The diagnosis of cardiomyopathy it is an earthquake in the life of a human being. Knowing that you have a heart that is not "normal" or even "sick" breaks the equilibrium in which you have lived up to then and makes it necessary to build a new one, which allows you to accept the cardiomyopathy and to adapt in the best possible way.

Acceptance and adaptation they take time and depend on various factors, related to personality and environment (character, age, presence or absence of the family, social and friend network), the possible need for specific therapies and especially how these are presented or "imposed" by the cardiologist. An example is the implantation of a Defibrillator, which can be incorrectly proposed with terrifying prospects relating to the risk of sudden death, instead of being proposed as a supporting element: a device capable of guaranteeing the safety of our life.

The process of acceptance and adaptation it can be difficult and very long, leading to considerable mental suffering with expenditure of physical and psychic energy, anxious symptoms and sleep disturbances. In this case, specialist help is useful to alleviate suffering and resolve ailments, favoring the process of elaboration and acceptance of the disease.

Episodes of decompensation, hospital admissions, therapeutic changes can represent further critical moments, in which the patient needs a "re-negotiation" with the disease and with his own body. When this process fails or is difficult, the patient may complain of anxious or depressive symptoms with feelings of frustration, helplessness and helplessness.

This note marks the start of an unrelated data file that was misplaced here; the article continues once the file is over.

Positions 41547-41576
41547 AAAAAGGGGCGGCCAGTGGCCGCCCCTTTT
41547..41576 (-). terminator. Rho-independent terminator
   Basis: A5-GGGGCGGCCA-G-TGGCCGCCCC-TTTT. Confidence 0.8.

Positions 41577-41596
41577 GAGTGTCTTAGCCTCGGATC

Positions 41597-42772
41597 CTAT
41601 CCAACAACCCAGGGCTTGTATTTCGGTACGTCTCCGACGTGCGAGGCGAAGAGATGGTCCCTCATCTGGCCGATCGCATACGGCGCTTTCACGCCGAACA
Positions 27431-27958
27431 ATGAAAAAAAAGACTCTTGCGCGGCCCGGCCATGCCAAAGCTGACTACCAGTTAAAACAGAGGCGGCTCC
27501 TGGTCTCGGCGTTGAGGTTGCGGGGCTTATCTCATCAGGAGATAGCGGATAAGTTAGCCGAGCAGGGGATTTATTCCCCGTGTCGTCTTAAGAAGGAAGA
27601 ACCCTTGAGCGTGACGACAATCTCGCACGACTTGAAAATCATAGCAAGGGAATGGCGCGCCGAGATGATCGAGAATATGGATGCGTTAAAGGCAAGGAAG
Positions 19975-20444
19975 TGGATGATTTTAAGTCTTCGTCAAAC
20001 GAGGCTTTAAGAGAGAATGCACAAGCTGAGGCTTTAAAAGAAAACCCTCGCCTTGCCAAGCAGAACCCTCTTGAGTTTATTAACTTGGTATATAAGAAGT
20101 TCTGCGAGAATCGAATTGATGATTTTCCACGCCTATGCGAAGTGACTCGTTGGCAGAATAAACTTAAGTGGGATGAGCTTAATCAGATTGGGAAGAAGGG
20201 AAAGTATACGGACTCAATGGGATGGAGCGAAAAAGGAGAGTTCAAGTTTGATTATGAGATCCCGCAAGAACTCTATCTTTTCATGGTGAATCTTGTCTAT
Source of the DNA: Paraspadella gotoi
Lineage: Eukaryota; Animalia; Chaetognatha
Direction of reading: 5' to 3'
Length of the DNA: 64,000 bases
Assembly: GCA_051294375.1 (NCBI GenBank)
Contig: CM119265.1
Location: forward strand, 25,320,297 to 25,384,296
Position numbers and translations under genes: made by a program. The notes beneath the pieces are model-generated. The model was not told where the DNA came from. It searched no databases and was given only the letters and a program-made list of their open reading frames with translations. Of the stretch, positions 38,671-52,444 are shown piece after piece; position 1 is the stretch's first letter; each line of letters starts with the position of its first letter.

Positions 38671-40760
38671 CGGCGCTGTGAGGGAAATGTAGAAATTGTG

The proposal for a life-saving device, such as the Defibrillator, even if well formulated, it can be experienced in an ambivalent way and represent a moment of crisis. Felt as an intervention that preserves life, it can also appear, for fear of inappropriate discharges, threatening and persecutory to the point of being unbearable. The thought that a foreign instrument is implanted in one's body, which is continuously “felt” under the skin and changes the perception of our body, can lead to the refusal of the implant, despite the advantages and guarantees that it could entail.

The waiting period for transplantation, even for highly motivated patients, can be destabilizing and very difficult: the hope and expectation of change alternate with the anguish of what must be faced, to the point of reaching a strong state of anxiety and depressive.

Coexistence with the cardiomyopathy, at times, it involves the breaking of equilibriums achieved with difficulty and the construction of new ones, with a considerable effort that can put the patient's psychological well-being in crisis. When this happens, as explained above, the intervention of the specialist is essential to evaluate the most functional form of help. Psychological support through weekly or fortnightly interviews, possibly associated with drug therapy, may be sufficient. These interventions can allow a rapid modification of the condition of suffering and the rapid recovery of well-being.